How To Make the Most of a Weekend in Helsinki

The capital of Finland is on the Baltic Sea
The capital of Finland is on the Baltic Sea | © RSfotography / Getty Images
Photo of Siobhan Grogan
20 May 2020

Compact and easily walkable but packed with things to do, Finland’s vibrant capital is ideal for travellers looking for a short city break away. For a 48-hour, whirlwind tour of the city, these are the best things to see and do in the beautiful city on the Baltic Sea.

Day One

Morning: sample street food at the Old Market Hall

Start your weekend in Helsinki, right in the heart of the city centre. Stroll through Esplanade Park, where you’ll find tree-lined boulevards, sculptures commissioned from Finnish artist Viktor Jansson and street performers.

Discover what to do during a weekend in Helsinki | © Bruev / Getty Images

Afterwards, people-watch over pastry and coffee at elegant Helsinki institution Strindberg Café in the Kämp Galleria shopping centre. Skip the high street brands and head to Kämp Garden on the second floor when you’re finished to browse the best selection of Finnish fashion brands.

The Market Square is a five-minute walk from here, next to the South Harbour and close to the tourist office. It’s a great place to take in views of the Old Town and its two churches, the Helsinki Cathedral and the ornate Uspensky Cathedral. After taking in the sights, graze on street food for lunch at the Old Market Hall next door.

“Get a creamy salmon soup or a rye bread sandwich with salmon gravadlax and lots of dill,” advises Helsinki local and student Jaana Woll. “Or try a korvapuusti bun – which translates as a ‘slap on the ear’, which is a traditional pastry made of yeast dough with cardamom and cinnamon.”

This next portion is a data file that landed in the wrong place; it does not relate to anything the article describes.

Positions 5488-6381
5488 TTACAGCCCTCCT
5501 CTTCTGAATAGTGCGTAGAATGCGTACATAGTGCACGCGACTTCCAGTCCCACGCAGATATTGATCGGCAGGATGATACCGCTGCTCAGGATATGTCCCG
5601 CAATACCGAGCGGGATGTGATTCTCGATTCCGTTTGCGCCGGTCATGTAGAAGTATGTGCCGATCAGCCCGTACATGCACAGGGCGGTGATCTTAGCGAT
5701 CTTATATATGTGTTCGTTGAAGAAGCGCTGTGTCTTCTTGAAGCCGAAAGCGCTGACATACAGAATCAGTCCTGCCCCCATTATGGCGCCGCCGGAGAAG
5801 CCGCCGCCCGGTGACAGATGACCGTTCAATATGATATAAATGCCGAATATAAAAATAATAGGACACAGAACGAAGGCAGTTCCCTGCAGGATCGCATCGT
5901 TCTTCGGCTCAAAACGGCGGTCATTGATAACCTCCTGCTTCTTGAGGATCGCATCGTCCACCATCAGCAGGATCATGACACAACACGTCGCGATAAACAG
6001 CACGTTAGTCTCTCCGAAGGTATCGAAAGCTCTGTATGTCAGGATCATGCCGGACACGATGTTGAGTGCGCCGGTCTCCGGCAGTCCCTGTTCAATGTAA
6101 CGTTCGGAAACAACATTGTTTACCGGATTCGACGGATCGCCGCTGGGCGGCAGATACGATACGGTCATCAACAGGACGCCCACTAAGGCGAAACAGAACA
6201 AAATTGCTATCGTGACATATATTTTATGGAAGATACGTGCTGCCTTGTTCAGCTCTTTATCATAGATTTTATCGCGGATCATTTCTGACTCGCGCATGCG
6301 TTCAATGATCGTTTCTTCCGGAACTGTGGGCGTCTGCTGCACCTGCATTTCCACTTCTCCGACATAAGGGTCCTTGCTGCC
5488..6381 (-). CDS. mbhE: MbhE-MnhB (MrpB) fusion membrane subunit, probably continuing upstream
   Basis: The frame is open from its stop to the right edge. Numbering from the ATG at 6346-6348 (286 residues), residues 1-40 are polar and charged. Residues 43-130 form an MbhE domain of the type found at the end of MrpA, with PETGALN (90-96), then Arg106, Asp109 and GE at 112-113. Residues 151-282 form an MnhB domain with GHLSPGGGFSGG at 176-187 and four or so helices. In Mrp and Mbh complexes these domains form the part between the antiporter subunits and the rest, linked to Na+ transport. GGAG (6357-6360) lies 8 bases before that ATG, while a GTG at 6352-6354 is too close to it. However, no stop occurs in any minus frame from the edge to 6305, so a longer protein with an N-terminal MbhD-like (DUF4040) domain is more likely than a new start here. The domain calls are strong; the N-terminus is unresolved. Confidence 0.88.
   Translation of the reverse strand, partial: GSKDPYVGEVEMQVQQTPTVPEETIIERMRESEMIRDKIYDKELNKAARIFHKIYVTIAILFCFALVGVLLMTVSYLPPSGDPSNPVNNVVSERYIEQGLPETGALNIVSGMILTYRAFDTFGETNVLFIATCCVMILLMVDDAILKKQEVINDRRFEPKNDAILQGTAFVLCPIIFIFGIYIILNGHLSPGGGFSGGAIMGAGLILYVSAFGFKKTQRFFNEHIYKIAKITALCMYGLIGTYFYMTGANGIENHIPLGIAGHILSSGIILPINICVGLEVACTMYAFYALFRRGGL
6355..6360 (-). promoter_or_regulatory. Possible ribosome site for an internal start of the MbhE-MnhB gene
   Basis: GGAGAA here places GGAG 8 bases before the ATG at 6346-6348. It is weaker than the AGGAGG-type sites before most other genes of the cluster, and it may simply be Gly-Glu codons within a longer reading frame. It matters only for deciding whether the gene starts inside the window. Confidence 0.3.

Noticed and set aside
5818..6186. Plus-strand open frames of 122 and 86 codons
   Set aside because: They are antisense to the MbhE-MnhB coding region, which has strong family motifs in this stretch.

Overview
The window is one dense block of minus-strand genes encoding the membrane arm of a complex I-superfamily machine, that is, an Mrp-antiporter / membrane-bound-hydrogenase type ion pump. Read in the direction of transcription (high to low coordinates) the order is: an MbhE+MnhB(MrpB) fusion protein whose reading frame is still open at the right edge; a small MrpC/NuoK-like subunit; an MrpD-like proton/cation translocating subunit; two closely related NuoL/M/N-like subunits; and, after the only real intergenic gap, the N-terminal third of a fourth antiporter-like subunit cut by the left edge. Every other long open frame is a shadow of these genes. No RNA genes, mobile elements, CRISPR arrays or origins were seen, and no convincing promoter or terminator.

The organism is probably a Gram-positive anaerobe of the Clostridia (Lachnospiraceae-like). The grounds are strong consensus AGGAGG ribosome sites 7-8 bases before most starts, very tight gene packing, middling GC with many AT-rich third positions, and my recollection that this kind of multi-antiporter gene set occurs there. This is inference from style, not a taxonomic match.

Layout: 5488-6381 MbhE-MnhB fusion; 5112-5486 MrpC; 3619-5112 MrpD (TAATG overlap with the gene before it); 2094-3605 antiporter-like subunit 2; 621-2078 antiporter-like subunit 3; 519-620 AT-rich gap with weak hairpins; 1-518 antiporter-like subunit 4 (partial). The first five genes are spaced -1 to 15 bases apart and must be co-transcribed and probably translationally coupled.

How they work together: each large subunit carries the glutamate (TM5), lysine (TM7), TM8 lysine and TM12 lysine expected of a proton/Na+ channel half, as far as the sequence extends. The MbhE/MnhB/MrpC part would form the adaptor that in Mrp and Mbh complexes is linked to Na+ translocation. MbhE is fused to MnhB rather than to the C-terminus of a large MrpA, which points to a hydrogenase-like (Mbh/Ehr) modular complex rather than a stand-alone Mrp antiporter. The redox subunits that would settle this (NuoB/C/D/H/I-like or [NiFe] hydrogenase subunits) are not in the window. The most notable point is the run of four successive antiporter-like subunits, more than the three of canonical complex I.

Afternoon: soak up history and sea views

Kaivopuisto Park offers stunning views | © Helsinki Marketing

For a bird’s-eye view of the city and the Baltic Sea beyond, take a ride on the SkyWheel Helsinki. Afterwards, soak up Helsinki’s history in the Senate Square where you can marvel at the Neoclassical Government Palace, the photogenic Helsinki Cathedral and the statue of the Russian tsar Alexander II.

Next, hire a city bike to explore the coastline towards the south of the city. Follow the excellent cycle paths to Kaivopuisto Park, the city’s oldest park overlooking the harbour and out to sea. “Just keep in mind that as a coastal destination, we always have wind,” warns Woll. “Pack something windproof to keep you comfortable.”

Evening: an island escape at Lonna

Cycle back to the Market Square to catch the short JT-Line ferry to Lonna, a former military island now open to the public. Just 150-metres (492-feet) long, it takes less than 10 minutes to walk around the whole island, but it feels like a mini-holiday away from the city. It is also the ideal place to watch the sunset over downtown Helsinki.